William Bankes: Echoes of Egypt in Virginia Woolf's to the Lighthouse

Article excerpt

Ever since I was a child (as Gertler would say, as if it proved him a particularly remarkable person,) I've had the habit of getting full of some biography, & wanting to build up my imaginary figure of the person with every scrap of news I could find about him. During the passion, the name of Cowper or Byron or whoever it might be, seemed to start up in the most unlikely pages. (D1 180)

One of the delightful experiences of reading Virginia Woolf's work is to enjoy her playful descriptions of real people from history. These can range in scope from the Queen, perhaps, driving past the people of London in her motorcar in Mrs. Dalloway, to the figure of Shakespeare sitting solidly in his armchair in front of the fire in "The Mark on the Wall," to the whimsical caricature of Vita Sackville-West in Orlando. Such characterizations subtly frame her writing in a social or political context. Recognizing the echoes of real people in her imaginary figures might therefore illuminate aspects of her creative process. As an example of this, I want to suggest how understanding the historical referents of a minor character such as William Bankes in To the Lighthouse deepens our understanding of the novel.

Woolf begins her review of Julia Roundell's 1909 biography of Lady Hester Stanhope with the wry observation: "The writers in the Dictionary of National Biography have a pleasant habit of summing up a life, before they write it, in one word, thus--'Stanhope, Lady Hester Lucy (1770-1839), eccentric'. The reason why her life is written at all is that she differed from other people, but never converted them to her own way of thinking" (E1 325). In fact, Lady Hester's experiences overlap with a circle of unconventional personalities whose lives make up a kind of pageant of early nineteenth-century exploration. These include an explorer who shares the same name as the botanist in To the Lighthouse: William Bankes. (1) The real William Bankes of Kingston Hall (now Kingston Lacey) and Corfe Castle--who was the MP for Cambridge University, a lifelong friend of Lord Byron, and was known for his interest in painting and the Old Masters, his skills as a draughtsman, and his appropriation of Egyptian and Nubian antiquities--figures vividly in at least three sources Woolf refers to in her writing: Dr. Charles Meryon's Memoirs of the Lady Hester Stanhope, as related by herself in conversations with her physician (3 vols., Henry Colburn, 1845) and Travels of Lady Hester Stanhope; forming the completion of her memoirs. Narrated by her physician (3 vols., Henry Colburn, 1846), Roundell's biography, and Byron's letters. (2) Considering the patriarchal theme running through To the Lighthouse--exemplified by Mr. Ramsay's authority and tyranny, Mrs. Ramsay's endorsement of conventional gender roles, and the book's overt alignment of the male mind with academia and scientific fact--I want to suggest that the choice of name for William Bankes in To the Lighthouse does two things. It playfully alludes to one of the most legendary tyrants in history, the ancient Egyptian pharaoh Ramses II, and it recalls the age of exploration, discovery, and imperialism that established England's patriarchal authority in the East.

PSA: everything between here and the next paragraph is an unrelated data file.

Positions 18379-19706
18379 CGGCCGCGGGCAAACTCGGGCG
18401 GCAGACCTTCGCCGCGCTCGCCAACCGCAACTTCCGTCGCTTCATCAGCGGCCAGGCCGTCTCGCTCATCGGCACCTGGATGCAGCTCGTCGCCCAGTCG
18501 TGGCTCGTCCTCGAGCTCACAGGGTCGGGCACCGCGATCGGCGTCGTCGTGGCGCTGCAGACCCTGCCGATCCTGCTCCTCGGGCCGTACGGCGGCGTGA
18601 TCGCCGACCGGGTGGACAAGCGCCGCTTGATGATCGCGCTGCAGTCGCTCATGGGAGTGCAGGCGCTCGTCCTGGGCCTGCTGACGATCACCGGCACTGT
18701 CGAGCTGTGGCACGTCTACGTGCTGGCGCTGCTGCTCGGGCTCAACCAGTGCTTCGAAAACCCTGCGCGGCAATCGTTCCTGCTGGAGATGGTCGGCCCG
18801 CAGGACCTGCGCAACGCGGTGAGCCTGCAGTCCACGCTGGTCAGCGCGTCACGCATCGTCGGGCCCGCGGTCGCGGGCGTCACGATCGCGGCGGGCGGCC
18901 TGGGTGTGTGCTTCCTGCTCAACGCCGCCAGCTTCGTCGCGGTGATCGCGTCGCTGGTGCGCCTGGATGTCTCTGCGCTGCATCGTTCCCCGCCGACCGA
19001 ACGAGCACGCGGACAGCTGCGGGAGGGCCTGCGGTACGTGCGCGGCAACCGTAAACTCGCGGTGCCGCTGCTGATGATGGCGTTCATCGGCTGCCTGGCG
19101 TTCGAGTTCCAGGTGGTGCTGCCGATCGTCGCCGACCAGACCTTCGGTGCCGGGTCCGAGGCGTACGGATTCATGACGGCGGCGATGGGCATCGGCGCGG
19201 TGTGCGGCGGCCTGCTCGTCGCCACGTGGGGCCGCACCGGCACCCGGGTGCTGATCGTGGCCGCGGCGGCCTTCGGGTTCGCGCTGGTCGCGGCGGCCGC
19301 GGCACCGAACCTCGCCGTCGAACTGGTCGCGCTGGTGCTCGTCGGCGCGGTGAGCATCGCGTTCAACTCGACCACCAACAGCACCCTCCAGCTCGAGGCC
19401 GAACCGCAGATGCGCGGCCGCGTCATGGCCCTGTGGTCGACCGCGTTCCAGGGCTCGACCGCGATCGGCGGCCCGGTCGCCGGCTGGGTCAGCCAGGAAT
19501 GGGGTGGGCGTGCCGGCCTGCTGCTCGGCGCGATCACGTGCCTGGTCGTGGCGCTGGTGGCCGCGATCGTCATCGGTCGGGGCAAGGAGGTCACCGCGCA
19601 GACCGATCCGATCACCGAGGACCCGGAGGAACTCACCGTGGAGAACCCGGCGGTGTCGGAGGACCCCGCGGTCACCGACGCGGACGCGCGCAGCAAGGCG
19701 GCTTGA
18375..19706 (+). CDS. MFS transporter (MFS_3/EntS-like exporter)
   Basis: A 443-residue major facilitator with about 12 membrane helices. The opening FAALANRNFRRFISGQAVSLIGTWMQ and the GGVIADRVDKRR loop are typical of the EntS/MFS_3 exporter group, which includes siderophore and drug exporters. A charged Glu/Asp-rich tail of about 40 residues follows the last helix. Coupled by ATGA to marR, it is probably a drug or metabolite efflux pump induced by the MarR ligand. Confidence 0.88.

The lives of both Lord Byron and William John Bankes are reviewed in the Dictionary of National Biography. Leslie Stephen wrote about Byron in 1886 and George Benson about Bankes in 1885. Both writers mention the strong friendship between the poet and Bankes (as the DNB describes), the "Traveller in the East." The writers of the dictionary deemed Lady Hester a professional eccentric in part because she was a woman; by contrast, men travelers, if they were of the correct social standing, might be celebrated as members of the Society of Dilettanti, a group of English noblemen dedicated to the study of classical art. These men traveled to the Mediterranean lands on a Grand Tour, studying antiquities and collecting examples of classical art from dealers in Italy. …